Darrell R. Zall
Imagine that a business tried to address the open account balance with one of its customers, but these efforts were ignored. The business then filed a lawsuit to recover the funds, the lawsuit was contested, and after successfully litigating the case, the Court awarded judgment in favor of the business and entered an Order requiring the defendant to pay damages. What happens next? How do you turn an Order to pay into actual payment?
A Judgment is a legal decision made by a court or judicial body, which determines the rights and obligations of the parties involved in a legal dispute. Although it is the vehicle that permits collection of the sums awarded, it is incumbent upon the prevailing party to pursue actions that will result in collection. In other words, a Judgment is a piece of paper establishing one’s entitlement to a sum due as determined by the court. But unless the party who obtained the Judgment takes further steps to collect on it, the Judgment remains just a piece of paper.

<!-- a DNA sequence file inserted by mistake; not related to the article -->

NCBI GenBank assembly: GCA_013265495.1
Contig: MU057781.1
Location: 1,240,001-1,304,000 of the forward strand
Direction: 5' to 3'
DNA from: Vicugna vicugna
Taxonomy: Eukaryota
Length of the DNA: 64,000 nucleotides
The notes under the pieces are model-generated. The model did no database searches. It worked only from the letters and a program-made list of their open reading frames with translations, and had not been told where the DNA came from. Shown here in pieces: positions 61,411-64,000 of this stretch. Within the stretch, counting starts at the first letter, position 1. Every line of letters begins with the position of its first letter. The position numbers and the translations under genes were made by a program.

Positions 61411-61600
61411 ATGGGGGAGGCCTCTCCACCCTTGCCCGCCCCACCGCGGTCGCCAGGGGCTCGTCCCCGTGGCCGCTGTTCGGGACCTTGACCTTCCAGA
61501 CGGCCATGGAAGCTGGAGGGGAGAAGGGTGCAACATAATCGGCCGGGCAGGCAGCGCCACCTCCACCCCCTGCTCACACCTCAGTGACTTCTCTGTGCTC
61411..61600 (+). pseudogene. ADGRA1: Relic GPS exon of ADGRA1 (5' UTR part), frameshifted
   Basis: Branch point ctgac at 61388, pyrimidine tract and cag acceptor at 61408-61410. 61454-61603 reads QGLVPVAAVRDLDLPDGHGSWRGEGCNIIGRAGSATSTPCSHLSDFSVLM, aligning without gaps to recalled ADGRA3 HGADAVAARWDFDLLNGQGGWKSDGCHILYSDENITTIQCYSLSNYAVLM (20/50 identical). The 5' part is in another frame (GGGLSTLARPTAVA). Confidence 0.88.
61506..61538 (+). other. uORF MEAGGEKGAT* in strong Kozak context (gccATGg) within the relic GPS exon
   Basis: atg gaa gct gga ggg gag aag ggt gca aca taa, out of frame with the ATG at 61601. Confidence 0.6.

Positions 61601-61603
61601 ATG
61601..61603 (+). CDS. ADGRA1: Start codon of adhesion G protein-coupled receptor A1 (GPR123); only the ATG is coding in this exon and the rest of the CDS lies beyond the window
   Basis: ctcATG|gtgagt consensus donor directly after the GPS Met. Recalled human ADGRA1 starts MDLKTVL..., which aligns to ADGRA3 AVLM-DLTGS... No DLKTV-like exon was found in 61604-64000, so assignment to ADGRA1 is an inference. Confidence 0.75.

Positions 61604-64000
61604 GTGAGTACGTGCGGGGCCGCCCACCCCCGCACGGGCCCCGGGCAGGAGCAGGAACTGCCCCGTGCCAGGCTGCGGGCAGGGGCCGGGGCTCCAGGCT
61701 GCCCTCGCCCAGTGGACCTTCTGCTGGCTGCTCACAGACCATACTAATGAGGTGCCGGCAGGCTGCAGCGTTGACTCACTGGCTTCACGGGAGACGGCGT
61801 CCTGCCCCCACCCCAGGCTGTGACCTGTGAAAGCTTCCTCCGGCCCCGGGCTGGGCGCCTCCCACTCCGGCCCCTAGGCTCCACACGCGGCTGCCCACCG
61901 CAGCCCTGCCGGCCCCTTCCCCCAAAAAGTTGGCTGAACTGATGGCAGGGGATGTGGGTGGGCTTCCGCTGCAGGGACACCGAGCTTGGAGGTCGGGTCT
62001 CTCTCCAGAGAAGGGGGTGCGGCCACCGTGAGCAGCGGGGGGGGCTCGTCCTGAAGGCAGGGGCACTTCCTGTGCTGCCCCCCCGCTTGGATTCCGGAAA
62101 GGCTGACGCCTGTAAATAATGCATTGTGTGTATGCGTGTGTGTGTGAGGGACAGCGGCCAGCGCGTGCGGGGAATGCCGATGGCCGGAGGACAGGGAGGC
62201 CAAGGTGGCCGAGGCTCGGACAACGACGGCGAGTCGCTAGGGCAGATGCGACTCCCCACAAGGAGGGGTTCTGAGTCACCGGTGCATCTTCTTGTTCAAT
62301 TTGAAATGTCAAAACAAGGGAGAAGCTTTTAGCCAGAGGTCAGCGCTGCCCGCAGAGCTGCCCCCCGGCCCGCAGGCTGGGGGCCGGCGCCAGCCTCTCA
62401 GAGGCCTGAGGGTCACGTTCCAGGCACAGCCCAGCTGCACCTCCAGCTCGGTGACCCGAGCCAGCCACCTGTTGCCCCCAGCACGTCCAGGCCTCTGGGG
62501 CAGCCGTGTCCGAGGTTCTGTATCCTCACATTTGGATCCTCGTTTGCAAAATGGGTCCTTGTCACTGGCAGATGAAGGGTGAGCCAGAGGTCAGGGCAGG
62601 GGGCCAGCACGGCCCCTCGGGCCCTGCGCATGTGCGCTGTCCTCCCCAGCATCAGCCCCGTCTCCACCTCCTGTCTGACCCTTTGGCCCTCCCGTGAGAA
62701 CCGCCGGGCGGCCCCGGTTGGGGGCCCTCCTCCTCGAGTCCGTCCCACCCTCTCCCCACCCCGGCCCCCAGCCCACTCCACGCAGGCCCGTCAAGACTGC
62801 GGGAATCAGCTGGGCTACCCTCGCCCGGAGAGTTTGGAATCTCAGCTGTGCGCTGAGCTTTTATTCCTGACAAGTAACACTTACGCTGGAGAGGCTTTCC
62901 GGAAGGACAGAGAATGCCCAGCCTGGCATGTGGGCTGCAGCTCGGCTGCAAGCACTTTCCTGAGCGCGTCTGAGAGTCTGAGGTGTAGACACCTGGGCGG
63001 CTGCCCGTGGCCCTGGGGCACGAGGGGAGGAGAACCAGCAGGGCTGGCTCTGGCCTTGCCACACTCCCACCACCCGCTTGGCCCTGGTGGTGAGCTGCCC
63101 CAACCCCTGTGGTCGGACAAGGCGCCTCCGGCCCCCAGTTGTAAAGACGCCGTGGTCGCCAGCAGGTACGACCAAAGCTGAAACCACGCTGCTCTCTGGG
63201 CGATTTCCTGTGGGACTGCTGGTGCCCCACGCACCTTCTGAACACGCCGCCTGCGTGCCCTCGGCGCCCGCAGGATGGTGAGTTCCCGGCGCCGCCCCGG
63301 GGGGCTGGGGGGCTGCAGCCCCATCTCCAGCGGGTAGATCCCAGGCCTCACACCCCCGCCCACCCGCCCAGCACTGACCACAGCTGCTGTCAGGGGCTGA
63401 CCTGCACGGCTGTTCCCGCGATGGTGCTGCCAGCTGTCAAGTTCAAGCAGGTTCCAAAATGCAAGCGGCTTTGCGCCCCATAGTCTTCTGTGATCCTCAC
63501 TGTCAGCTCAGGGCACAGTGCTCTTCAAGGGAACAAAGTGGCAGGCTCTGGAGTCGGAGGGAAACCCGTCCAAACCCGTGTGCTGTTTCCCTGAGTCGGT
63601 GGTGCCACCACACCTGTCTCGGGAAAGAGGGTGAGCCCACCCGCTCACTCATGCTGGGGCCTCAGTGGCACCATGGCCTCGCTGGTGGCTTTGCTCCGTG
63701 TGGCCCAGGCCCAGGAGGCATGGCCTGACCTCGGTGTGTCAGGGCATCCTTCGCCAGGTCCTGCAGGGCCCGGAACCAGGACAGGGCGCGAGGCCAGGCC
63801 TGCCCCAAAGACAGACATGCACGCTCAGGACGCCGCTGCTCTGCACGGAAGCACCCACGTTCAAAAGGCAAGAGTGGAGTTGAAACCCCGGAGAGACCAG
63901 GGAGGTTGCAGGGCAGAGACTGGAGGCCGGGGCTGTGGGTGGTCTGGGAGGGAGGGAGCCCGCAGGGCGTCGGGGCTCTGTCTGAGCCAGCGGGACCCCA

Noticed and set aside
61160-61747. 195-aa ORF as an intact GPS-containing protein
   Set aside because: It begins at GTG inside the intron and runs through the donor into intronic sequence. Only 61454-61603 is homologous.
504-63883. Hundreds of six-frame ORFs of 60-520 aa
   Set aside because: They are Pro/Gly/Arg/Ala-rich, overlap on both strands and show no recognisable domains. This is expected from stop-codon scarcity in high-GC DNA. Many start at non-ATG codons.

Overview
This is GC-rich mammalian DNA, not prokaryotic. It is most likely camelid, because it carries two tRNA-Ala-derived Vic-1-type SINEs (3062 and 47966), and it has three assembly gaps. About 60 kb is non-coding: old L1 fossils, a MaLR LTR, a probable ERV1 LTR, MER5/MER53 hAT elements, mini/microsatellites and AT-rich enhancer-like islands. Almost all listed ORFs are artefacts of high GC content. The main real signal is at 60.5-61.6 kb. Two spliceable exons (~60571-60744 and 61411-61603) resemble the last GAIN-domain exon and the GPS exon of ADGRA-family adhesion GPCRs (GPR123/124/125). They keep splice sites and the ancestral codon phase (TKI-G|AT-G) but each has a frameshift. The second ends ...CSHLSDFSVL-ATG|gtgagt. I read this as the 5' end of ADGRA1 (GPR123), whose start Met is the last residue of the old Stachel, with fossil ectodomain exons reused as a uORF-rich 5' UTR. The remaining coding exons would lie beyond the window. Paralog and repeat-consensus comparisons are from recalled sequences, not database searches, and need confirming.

Once entered, the party who was awarded the Judgment becomes the Judgment Creditor, and the party against whom the Judgment was entered becomes the Judgment Debtor. After successfully obtaining a Judgment, the Judgment Creditor may begin the process of collecting the amount owed under the Judgment (generally referred to as “post-judgment remedies”). The post-judgment remedies available to a Judgment Creditor can vary from state to state. Here are some steps that a Judgment Creditor seeking to enforce a Judgment in Wisconsin may take to collect the balance. Statutory law governs the tools available for collection; it is the implementation of these remedies that will establish if the Judgment will be collected.
Collecting on a Judgment involves numerous strategic and legal decisions to harness available methods to pursue payment in an efficient manner that maximizes the likelihood of full recovery. It can be a complex and time-consuming process, and the laws governing Judgment collections vary depending upon the jurisdiction. It is important to consult with a qualified attorney to understand the legal options available. If you have a Judgment and are seeking help collecting on it, or have any questions about collection matters, please contact KMK Attorney Darrell R. Zall at firstname.lastname@example.org or (414) 962-5110.